Volume 3 of Frankenstein goes back to Frankenstein narrating, then the last 10 pages end with Walton narrating. This post I will focus on Frankenstein’s narration. After Henry Clerval’s death at the hands of the creature, as Frankenstein retells of his travels with his friend, he reflect “where does [Clerval] now exist? Is the this gentle and lovely being lost for ever? Has this mind so replete with ideas, imaginations fanciful and magnificent, which formed a world, whose existence depended on the life of its creator; has this mind perished” (112). I love how Shelley is continually drawing parallels between different characters. Frankenstein’s creature seems inversion of Clerval. Frankenstein has two traveling companions; one that tries to buoy him and another that attempts to drag him down. Frankenstein sees himself of being pulled between heaven and hell. Like Walton is drawn to the north, Frankenstein is first pulled to creation then to destruction. Later, when Frankenstein decides to destroy the mate he has been making for the creature, he considers “[The creature] had sworn to quit the neighborhood of man, and hide himself in deserts; but [the creature’s companion] had not; and she; who in all probability was to become a thinking and reasoning animal, might refuse to comply with a compact made before her creation” (119). This is an interesting quotation when considering how the monster mate would fulfill the role of Eve. It would seem that this female creature would be “born” into a fallen world, where she would automatically be an outcast, yet she still has choice. Like Eve it seems mankind is dependent on her choice, but because of the actions of Frankenstein’s creature she never has the opportunity to chose or even to live, but this also reveals the weight of her choice and how her choice is something to be feared. Because she would be born fallen, Frankenstein decides it would be better for man (and woman) if this female creation never was. Last, while traveling Frankenstein sees a tree hit by lightning, and he compares himself to the tree: “I am a blasted tree; the bolt has entered my soul; and I felt then that I should survive to exhibit, what I shall soon cease to be–a miserable spectacle of wrecked humanity, pitiable to others, and abhorrent to myself” (115). Lightning has the power to give life and to take life. Lightning brings animation to Frankenstein’s creature, but it kills the tree. It gives life to the destroyed and manmade, while killing the natural. Frankenstein is repeatedly caught between two opposites. As he gives life, he also destroys life; as he becomes a god, he also becomes a devil.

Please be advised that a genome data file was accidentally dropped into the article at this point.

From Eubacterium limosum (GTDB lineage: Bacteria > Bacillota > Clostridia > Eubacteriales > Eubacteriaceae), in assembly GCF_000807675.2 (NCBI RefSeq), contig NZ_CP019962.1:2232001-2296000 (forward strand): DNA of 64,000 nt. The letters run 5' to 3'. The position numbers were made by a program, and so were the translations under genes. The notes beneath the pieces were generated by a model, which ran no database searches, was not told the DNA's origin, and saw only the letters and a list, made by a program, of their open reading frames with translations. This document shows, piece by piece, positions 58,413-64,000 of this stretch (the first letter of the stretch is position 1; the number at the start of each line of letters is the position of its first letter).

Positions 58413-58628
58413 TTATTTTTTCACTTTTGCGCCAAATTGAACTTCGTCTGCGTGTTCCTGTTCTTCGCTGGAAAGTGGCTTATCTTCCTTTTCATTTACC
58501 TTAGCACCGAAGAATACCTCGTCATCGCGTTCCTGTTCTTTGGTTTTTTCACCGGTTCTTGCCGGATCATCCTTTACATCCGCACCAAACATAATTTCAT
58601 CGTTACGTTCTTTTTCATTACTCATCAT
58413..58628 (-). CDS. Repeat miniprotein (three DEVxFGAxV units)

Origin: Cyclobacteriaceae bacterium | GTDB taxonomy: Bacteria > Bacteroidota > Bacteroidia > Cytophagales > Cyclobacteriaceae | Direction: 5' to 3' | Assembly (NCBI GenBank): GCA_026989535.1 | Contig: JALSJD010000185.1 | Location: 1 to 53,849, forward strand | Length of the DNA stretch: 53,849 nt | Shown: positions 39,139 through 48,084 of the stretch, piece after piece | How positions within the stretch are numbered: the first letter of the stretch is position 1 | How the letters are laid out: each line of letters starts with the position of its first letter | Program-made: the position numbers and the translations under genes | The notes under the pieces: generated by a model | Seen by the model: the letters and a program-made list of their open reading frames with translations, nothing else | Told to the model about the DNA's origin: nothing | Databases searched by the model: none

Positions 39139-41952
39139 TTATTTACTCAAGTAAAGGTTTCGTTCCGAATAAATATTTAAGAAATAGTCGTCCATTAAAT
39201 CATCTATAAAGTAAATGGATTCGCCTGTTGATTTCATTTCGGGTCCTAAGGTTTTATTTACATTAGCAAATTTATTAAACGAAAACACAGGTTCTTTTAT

I want to explore Frankenstein’s creature’s narrative more, before moving on to Volume 3 of Frankenstein. My favorite portion of the novel is the creature’s story because of the eloquence of Frankenstein’s creature. Frankenstein credits the creature’s eloquence to a tool of manipulation, and if so it works. In their essay “Horror’s Twin: Mary Shelley’s Monstrous Eve,” Sandra M. Gilbert and Susan Gubar assert that “the murderous monster’s single, carefully guarded narrative commands and controls Mary Shelley’s novel” (235). The creature is so likable and relatable. His eloquence and therefor his narrative humanizes him. Last post I considered Frankenstein’s creature’s name, or lack of, and how the creature seems more like Eve than Adam. Gilbert and Gubar argue that both Victor Frankenstein and the creature are Eve-like characters, with particular focus on Frankenstein’s creature. They mention how the creature’s narrative helps establish him as Eve-like. They say “the murderous monster’s narrative is a philosophical meditation on what it means to be born without a ‘soul’ or a history, as well as an exploration of what it feels like to be a ‘filthy mass that move[s] and talk[s],’ a thing, an other, a creature of the second sex” (235). The creature’s story is Eve’s story, and thus it is woman’s story. The creature’s narrative is not just powerful because of his eloquence, but because it gives life to Eve’s and women’s narratives. It justifies the fallen.
With that being said , I want to explore the idea of the creature being Eve-like a little further by discussing how the creature discusses knowledge. Through his discussion of communication readers learn of the creature’s craving for knowledge, but the creature also speaks of knowledge specifically. He says “of what a strange nature is knowledge! It clings to the mind, when it has once seized on it, like a lichen on the rock. I wished sometimes to shake of all thought and feelings” (83). Like Eve the creature has a desire for knowledge, but knowledge comes with consequences. Once innocence is lost, it can never be regained. For the creature, gaining knowledge means losing innocence. The creature sums this up when he tells Victor, “Increase of knowledge only discovered to me more clearly what a wretched outcast I was” (91).